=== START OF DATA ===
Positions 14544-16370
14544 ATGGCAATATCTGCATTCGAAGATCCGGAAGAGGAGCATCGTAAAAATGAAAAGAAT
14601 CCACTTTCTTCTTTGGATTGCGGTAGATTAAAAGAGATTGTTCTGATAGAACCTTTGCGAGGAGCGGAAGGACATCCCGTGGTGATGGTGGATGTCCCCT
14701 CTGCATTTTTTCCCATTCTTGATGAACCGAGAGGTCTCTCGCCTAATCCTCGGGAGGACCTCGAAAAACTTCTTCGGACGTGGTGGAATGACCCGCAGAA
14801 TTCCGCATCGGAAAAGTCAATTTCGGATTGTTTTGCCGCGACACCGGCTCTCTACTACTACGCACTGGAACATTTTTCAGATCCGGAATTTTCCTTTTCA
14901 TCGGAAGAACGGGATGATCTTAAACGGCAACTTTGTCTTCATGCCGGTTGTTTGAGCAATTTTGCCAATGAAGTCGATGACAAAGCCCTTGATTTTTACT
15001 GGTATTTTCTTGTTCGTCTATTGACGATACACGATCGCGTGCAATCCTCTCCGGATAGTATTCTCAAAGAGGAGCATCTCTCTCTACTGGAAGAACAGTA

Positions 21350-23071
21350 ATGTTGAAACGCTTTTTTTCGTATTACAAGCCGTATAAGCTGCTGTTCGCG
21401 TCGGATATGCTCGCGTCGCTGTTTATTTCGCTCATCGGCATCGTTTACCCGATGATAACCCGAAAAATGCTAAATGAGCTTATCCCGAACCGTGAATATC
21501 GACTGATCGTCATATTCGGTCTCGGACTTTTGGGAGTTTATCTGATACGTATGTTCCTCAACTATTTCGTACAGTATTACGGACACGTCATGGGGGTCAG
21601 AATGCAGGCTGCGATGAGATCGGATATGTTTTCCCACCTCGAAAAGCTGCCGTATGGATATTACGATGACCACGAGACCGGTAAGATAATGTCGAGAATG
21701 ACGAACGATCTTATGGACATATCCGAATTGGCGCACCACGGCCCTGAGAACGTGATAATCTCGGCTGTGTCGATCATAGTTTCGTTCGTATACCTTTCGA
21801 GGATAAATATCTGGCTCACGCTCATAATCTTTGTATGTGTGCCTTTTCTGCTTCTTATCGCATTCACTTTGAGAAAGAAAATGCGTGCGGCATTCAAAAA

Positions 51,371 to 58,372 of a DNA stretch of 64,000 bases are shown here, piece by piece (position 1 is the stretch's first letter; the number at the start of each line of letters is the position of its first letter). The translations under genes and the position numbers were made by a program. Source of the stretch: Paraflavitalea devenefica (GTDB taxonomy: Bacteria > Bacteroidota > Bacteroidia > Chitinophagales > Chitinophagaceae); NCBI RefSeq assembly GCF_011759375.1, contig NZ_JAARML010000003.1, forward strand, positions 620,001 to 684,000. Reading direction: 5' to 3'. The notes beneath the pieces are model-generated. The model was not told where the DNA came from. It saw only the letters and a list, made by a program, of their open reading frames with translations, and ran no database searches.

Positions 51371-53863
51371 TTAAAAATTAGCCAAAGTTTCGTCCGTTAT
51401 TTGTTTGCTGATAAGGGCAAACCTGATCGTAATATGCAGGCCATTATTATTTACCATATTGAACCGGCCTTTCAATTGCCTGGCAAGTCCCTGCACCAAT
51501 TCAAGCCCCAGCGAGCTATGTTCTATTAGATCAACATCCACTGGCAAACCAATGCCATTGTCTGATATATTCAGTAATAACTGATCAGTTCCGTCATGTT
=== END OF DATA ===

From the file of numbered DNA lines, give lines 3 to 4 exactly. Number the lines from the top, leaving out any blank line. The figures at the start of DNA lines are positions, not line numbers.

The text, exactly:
14601 CCACTTTCTTCTTTGGATTGCGGTAGATTAAAAGAGATTGTTCTGATAGAACCTTTGCGAGGAGCGGAAGGACATCCCGTGGTGATGGTGGATGTCCCCT
14701 CTGCATTTTTTCCCATTCTTGATGAACCGAGAGGTCTCTCGCCTAATCCTCGGGAGGACCTCGAAAAACTTCTTCGGACGTGGTGGAATGACCCGCAGAA